Abraham didn’t stagger in his faith. Rather, he was “fully persuaded that, what (God) had promised, he was able to perform” (Romans 4:21). He recognized that God is able to work with nothing. Indeed, our Lord creates out of a void. Consider the Genesis account: out of nothing, God created the world. With just a single word, he creates. And he can create miracles for us, out of nothing.
When all else fails—when your every plan and scheme has been exhausted—that is the time for you to cast everything on God. It is time for you to give up all confidence in finding deliverance anywhere else. Then, once you are ready to believe, you are to see God not as a potter who needs clay, but as a Creator who works from nothing. And, out of nothing that is of this world or its materials, God will work in ways and means you could never have conceived.
How serious is the Lord about our believing him in the face of impossibilities? We find the answer to this question in the story of Zacharias, the father of John the Baptist. Zacharias was visited by an angel who told him that his wife, Elisabeth, would give birth to a special child. But Zacharias—who was advanced in years, like Abraham—refused to believe it. God’s promise alone was not enough for him.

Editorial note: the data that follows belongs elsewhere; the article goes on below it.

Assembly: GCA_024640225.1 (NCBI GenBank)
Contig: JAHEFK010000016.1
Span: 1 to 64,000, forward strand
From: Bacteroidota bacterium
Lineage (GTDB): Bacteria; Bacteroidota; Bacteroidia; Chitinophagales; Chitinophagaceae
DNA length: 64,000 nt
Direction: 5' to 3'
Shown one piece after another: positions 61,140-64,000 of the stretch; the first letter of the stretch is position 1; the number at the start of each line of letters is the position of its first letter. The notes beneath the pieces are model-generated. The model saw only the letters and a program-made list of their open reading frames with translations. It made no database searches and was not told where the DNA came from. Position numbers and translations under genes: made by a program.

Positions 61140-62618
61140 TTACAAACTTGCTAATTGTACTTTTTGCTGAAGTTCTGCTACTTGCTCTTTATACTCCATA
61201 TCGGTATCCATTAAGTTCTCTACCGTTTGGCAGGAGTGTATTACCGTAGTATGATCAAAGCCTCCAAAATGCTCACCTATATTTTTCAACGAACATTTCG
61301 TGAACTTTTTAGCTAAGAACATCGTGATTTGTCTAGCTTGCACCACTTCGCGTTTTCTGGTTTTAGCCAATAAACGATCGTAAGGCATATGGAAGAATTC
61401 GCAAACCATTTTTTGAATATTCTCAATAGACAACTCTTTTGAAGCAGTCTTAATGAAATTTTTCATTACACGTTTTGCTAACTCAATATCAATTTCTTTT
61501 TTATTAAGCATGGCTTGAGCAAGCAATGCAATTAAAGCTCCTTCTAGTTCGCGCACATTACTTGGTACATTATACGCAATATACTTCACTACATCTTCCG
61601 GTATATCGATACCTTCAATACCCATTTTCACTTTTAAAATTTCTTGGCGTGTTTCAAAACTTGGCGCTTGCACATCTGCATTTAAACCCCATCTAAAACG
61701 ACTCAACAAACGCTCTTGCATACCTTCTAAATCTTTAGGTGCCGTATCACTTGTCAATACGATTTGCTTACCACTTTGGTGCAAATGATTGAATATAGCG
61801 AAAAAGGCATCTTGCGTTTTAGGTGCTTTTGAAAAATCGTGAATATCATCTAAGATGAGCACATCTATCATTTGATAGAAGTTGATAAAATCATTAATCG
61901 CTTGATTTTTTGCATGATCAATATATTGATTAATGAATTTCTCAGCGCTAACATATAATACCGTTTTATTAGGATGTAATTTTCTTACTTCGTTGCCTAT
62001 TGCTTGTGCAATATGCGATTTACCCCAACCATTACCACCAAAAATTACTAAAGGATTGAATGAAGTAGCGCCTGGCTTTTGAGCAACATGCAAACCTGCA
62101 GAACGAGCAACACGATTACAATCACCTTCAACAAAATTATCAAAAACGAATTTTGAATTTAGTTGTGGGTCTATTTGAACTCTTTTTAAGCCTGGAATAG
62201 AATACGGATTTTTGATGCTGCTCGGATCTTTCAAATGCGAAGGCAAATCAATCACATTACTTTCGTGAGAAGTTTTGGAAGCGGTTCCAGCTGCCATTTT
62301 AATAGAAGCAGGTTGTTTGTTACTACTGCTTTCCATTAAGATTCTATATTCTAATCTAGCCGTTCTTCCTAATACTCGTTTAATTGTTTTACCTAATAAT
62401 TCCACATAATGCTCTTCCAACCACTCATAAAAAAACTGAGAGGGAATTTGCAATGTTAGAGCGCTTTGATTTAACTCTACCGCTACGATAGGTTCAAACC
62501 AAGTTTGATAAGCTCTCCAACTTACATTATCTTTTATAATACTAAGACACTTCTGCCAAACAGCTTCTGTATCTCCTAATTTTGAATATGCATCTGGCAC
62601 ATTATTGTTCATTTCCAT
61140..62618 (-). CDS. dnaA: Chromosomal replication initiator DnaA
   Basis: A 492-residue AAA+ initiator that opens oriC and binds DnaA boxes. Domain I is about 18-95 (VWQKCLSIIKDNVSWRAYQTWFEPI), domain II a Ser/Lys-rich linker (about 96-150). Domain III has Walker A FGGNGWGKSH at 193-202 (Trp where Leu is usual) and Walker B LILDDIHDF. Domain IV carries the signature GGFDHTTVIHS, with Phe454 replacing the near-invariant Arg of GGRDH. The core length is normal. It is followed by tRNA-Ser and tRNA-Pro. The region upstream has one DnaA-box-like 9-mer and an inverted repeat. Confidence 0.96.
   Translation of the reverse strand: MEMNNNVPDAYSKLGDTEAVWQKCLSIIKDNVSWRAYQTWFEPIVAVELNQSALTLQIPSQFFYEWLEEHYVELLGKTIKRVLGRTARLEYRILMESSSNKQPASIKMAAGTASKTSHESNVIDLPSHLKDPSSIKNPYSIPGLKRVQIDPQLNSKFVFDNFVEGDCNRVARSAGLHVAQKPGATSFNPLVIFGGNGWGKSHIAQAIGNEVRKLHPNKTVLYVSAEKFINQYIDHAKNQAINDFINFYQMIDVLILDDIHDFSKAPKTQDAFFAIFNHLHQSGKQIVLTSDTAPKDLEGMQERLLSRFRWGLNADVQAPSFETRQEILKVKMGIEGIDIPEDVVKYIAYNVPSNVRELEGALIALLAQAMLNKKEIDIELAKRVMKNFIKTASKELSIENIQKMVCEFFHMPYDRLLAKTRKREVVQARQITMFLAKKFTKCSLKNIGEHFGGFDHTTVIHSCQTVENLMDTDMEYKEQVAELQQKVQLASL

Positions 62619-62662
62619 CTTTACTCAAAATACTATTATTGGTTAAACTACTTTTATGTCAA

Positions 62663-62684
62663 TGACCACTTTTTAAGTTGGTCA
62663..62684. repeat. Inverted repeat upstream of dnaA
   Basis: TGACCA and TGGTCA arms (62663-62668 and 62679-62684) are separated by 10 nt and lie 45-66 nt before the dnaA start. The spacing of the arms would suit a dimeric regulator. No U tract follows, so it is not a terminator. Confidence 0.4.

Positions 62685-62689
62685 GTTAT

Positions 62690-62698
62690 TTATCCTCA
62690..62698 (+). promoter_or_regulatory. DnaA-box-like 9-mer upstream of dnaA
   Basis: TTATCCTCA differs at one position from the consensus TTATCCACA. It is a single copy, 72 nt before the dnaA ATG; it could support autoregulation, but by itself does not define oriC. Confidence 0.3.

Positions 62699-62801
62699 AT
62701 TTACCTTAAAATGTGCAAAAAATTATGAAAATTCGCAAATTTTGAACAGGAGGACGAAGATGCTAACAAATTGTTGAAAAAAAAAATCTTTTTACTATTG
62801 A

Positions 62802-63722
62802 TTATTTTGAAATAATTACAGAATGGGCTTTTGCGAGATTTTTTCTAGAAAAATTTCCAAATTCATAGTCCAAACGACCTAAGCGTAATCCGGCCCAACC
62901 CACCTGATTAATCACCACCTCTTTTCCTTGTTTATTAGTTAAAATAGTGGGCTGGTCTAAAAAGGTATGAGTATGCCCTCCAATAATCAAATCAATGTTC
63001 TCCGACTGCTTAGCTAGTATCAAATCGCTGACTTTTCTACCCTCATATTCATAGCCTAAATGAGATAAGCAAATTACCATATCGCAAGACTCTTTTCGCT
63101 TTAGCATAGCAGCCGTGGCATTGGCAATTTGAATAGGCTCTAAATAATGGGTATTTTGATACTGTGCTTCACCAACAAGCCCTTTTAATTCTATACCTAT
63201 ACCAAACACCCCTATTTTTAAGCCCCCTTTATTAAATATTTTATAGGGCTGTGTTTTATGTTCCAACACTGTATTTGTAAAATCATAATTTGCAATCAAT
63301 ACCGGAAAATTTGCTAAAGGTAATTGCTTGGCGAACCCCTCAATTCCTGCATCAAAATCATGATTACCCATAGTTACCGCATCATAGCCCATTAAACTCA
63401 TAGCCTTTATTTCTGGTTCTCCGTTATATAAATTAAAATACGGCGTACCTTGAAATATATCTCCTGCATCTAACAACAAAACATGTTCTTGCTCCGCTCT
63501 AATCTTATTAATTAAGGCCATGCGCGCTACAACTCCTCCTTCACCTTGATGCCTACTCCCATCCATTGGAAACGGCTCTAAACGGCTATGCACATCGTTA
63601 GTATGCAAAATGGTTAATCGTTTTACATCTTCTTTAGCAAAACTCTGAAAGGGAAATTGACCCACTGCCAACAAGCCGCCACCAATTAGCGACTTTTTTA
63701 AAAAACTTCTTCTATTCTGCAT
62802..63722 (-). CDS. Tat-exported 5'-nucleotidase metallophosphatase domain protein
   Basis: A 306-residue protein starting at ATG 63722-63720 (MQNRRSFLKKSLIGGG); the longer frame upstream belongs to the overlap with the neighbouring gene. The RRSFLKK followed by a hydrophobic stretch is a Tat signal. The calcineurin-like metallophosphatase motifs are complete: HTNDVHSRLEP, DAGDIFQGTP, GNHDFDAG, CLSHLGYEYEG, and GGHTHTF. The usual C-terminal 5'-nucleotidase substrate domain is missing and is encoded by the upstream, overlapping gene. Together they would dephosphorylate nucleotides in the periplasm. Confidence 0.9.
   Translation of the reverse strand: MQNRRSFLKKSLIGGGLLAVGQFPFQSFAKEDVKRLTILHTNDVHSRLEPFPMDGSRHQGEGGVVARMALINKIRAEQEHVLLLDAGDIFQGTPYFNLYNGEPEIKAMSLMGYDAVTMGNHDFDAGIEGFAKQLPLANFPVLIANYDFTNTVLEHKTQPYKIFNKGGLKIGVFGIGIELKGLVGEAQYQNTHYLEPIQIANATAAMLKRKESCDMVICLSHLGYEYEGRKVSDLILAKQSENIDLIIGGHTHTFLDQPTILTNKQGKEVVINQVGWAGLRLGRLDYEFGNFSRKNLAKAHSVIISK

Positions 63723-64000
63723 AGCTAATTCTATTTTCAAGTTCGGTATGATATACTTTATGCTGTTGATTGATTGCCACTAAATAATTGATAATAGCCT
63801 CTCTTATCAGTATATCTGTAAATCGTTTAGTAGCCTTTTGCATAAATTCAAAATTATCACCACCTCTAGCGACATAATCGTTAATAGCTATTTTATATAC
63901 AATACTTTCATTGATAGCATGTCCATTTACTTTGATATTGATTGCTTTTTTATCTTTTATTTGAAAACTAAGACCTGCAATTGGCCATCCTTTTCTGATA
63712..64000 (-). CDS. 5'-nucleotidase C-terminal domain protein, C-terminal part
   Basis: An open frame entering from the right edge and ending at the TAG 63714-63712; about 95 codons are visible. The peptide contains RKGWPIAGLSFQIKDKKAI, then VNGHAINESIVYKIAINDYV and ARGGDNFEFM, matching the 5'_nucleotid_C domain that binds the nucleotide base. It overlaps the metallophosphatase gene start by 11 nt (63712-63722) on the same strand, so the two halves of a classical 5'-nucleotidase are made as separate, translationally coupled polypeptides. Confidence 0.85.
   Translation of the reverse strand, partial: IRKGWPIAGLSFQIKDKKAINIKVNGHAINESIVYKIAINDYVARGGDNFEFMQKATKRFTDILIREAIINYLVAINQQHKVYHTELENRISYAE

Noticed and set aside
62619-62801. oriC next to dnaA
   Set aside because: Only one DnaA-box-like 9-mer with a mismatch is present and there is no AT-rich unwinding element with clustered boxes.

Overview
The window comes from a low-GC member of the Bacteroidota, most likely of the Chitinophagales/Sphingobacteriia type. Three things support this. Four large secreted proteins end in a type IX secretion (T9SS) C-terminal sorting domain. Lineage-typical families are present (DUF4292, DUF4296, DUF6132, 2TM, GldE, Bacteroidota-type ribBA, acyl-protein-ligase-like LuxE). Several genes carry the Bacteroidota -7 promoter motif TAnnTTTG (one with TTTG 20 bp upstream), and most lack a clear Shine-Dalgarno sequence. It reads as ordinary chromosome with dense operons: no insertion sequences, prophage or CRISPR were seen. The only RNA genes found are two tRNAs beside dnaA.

Zacharias answered the angel, “Whereby (how) shall I know this? For I am an old man, and my wife well stricken in years” (Luke 1:18). Simply put, Zacharias considered the impossibilities. He was saying, “This isn’t possible. You’ve got to prove to me how it will happen.” It didn’t sound reasonable.
Zacharias’ doubts displeased the Lord. The angel told him, “Behold, thou shalt be dumb, and not able to speak, until the day that these things shall be performed, because thou believest not my words, which shall be fulfilled in their season” (1:20).
The message is clear: God expects us to believe him when he speaks. Likewise, Peter writes: “Let them that suffer according to the will of God commit the keeping of their souls to him in well doing, as unto a faithful Creator” (1 Peter 4:19, my italics).